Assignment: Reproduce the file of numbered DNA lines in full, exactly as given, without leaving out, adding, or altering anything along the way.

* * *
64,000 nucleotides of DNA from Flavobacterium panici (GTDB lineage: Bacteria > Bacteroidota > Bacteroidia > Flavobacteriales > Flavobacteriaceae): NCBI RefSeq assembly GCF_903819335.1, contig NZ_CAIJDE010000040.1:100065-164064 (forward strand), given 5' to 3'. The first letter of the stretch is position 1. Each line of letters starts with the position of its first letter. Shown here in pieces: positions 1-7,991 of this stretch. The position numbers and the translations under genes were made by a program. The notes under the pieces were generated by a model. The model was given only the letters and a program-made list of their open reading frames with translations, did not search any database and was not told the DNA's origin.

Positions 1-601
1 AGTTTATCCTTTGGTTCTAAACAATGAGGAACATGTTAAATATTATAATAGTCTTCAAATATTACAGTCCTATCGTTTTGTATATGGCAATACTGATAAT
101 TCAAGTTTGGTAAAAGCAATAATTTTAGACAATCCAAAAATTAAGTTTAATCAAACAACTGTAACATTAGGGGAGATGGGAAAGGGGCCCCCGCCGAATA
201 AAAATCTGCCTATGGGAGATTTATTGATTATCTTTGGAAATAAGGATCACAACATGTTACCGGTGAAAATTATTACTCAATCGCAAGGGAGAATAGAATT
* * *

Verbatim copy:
64,000 nucleotides of DNA from Flavobacterium panici (GTDB lineage: Bacteria > Bacteroidota > Bacteroidia > Flavobacteriales > Flavobacteriaceae): NCBI RefSeq assembly GCF_903819335.1, contig NZ_CAIJDE010000040.1:100065-164064 (forward strand), given 5' to 3'. The first letter of the stretch is position 1. Each line of letters starts with the position of its first letter. Shown here in pieces: positions 1-7,991 of this stretch. The position numbers and the translations under genes were made by a program. The notes under the pieces were generated by a model. The model was given only the letters and a program-made list of their open reading frames with translations, did not search any database and was not told the DNA's origin.

Positions 1-601
1 AGTTTATCCTTTGGTTCTAAACAATGAGGAACATGTTAAATATTATAATAGTCTTCAAATATTACAGTCCTATCGTTTTGTATATGGCAATACTGATAAT
101 TCAAGTTTGGTAAAAGCAATAATTTTAGACAATCCAAAAATTAAGTTTAATCAAACAACTGTAACATTAGGGGAGATGGGAAAGGGGCCCCCGCCGAATA
201 AAAATCTGCCTATGGGAGATTTATTGATTATCTTTGGAAATAAGGATCACAACATGTTACCGGTGAAAATTATTACTCAATCGCAAGGGAGAATAGAATT